Originally published by 2 Minute Medicine® (view original article). Reused on AccessMedicine with permission.

1. A retrospective, cross-sectional study including all pregnancies in the United States between 2009 and 2019 found that the annual incidence of maternal & neonatal Hepatitis C (HCV) infection increased over the study period.

2. People from White or American Indian/Alaskan Native ethnic groups without a 4-year degree were at higher risk for HCV, while higher levels of education were protective.

Level of Evidence: 2 (Good)

Study Rundown:

Hepatitis C is the most prevalent blood-borne infection in the United States and can pose serious health risks to pregnant persons as well as their offspring who are exposed through vertical transmission. Cases of HCV have been increasing in parallel with injection opioid use in recent years. It is known that low socioeconomic status & other social determinants of health are associated with increased risk of opioid use disorder and HCV, although specific and modifiable risk factors for these conditions are unknown. This study sought to identify individual and county-level factors associated with HCV infections amongst pregnant people. The primary outcome of this study was maternal HCV infection as recorded on the birth certificate. Demographic details about rurality, employment and access to healthcare were the variables of interest. Over 39 million live births occurred between 2009 and 2019; 138,343 (0.4%) mothers had HCV at the time of birth. The overall maternal HCV rate was 1.8 per 1000 in 2009, and increased to 5.1 per 1000 in 2019. Persons at risk for HCV were more likely to be White, American Indian/Alaskan Native (AI/AN), not have a 4-year postsecondary degree, qualify for Medicaid and be unmarried. The change in risk of HCV was most drastically increased amongst AI/AN individuals, from 7.2 to 16.6 per 1000 persons over the study period. The absolute number of HCV infections in the United States more than doubled between 2009 and 2019. This study by Patrick et al contributes valuable demographic information about who is at greatest risk for maternal and neonatal HCV infection, and provides grounds for systemic change to address these risk factors. The findings of this study are supported by a large sample size and considerable magnitude of the results. Some drawbacks include the retrospective nature of the study, which does not account for confounding variables, as well as the reliance on population-level databases which may be subject to reporting error. Nevertheless, the findings of this study can help individual clinicians and policymakers identify higher-risk mothers to intervene with appropriate HCV screening and patient education in order to reduce maternal and neonatal morbidity.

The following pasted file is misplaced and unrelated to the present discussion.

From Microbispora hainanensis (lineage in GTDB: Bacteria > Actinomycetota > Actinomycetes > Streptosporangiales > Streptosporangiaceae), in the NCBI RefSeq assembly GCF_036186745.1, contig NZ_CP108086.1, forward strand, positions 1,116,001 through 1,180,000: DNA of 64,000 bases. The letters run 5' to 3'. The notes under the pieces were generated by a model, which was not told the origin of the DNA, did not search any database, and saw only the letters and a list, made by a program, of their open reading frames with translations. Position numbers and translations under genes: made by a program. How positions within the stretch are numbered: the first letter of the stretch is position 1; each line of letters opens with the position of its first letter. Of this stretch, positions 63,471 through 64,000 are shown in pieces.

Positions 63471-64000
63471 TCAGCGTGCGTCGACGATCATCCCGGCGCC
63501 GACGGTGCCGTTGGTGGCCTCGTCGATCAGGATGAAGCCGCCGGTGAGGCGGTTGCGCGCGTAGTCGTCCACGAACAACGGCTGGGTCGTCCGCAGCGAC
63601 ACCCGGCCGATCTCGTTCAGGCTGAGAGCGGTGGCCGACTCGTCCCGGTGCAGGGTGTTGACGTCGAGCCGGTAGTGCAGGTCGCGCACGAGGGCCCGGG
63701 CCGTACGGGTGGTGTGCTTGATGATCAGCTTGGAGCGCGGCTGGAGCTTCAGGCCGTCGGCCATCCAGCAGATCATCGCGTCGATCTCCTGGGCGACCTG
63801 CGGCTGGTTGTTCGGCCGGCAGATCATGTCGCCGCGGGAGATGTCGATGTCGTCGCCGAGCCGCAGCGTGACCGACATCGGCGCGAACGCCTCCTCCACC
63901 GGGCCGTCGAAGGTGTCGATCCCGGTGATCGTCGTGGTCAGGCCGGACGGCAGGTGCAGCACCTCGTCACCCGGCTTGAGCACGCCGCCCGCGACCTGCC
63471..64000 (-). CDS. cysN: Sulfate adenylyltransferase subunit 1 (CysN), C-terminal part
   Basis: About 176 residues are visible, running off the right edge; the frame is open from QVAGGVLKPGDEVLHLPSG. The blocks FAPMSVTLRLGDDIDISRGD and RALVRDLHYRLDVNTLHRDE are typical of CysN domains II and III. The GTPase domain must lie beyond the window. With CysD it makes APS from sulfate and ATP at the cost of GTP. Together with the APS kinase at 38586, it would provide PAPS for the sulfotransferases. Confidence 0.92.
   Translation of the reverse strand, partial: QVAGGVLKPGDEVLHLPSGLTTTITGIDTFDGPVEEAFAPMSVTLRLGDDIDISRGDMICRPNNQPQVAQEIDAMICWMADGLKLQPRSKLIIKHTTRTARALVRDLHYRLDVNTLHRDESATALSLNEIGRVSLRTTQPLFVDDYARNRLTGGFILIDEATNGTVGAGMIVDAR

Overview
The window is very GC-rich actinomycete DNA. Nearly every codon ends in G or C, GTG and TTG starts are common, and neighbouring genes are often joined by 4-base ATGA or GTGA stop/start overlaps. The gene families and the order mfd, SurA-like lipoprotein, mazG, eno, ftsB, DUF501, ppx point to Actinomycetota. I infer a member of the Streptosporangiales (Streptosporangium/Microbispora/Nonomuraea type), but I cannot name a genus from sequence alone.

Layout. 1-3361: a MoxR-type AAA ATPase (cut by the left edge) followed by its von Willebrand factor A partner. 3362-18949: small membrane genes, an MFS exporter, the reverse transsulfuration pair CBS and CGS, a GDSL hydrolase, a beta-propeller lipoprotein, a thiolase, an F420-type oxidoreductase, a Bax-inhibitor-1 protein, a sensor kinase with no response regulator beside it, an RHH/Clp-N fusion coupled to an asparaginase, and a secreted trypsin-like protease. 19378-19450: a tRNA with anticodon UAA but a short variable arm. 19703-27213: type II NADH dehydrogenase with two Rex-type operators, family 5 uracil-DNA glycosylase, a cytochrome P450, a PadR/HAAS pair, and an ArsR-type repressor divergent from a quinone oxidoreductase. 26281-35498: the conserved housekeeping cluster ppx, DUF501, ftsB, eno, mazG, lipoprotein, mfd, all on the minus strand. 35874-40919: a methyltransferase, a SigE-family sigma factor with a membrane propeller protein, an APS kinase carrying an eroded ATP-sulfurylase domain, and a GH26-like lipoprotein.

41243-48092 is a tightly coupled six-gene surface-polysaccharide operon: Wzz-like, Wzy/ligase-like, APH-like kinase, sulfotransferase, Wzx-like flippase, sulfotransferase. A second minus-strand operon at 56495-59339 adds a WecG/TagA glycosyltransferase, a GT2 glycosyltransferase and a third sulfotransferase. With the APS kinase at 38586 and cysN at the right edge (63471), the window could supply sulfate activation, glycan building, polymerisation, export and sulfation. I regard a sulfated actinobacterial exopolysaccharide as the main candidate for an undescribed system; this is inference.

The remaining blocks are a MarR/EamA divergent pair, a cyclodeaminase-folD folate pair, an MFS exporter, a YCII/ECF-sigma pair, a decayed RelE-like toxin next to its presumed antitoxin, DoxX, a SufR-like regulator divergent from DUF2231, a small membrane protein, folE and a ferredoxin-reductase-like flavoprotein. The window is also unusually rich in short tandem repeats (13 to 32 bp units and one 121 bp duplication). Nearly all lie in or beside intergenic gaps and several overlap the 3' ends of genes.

In-Depth [retrospective cohort study]:

Data were obtained from several population-level databases for the purposes of this study. All live births in the United States between 2009 and 2019 were included. Maternal HCV status and race were collected from birth records. Data analysis was conducted by using linear plots to estimate maternal HCV rate per 1000 births, and findings were summarized using descriptive statistics. A mixed effects logistic regression model was used to determine associations between demographic variables and the primary outcome. Leading risk factors for diagnosis with maternal HCV associated with a significant p-value (p<0.001) were as follows: White (79.9% vs. non-White 53.5%), AI/AN (2.9% vs 0.9%), no 4-year degree (93.2% vs 68.6%), Medicaid use (76.7% vs 42.6%), not married (73.7% vs 38.8%). Change in rates of maternal HCV per 1000 births from 2009 to 2019 in the following ethnic groups were as follows: AI/AN (7.2-6.6), White (2.4-7.9), Black (1.2-1.8). In a multivariable analysis, the adjusted odds ratio (OR) and 95% confidence intervals for maternal HCV infection amongst the highest-risk ethnic groups were as follows, compared to Black pregnant people: AI/AN (7.94, 7.58-8.31), White (7.37, 7.20-7.55). The adjusted OR for being unmarried compared to married was 2.8 (2.76-2.84), for not having a 4-year degree versus having one was 3.19 (3.11-3.28), and for Medicaid versus private insurance was 3.27 (3.21-3.33). Certain demographic factors were protective for maternal HCV risk: living in a rural-adjacent county (0.80, 0.75-0.87) and having a high density of obstetricians (0.71, 0.51-0.99).

©2021 2 Minute Medicine, Inc. All rights reserved. No works may be reproduced without expressed written consent from 2 Minute Medicine, Inc. Inquire about licensing here. No article should be construed as medical advice and is not intended as such by the authors or by 2 Minute Medicine, Inc.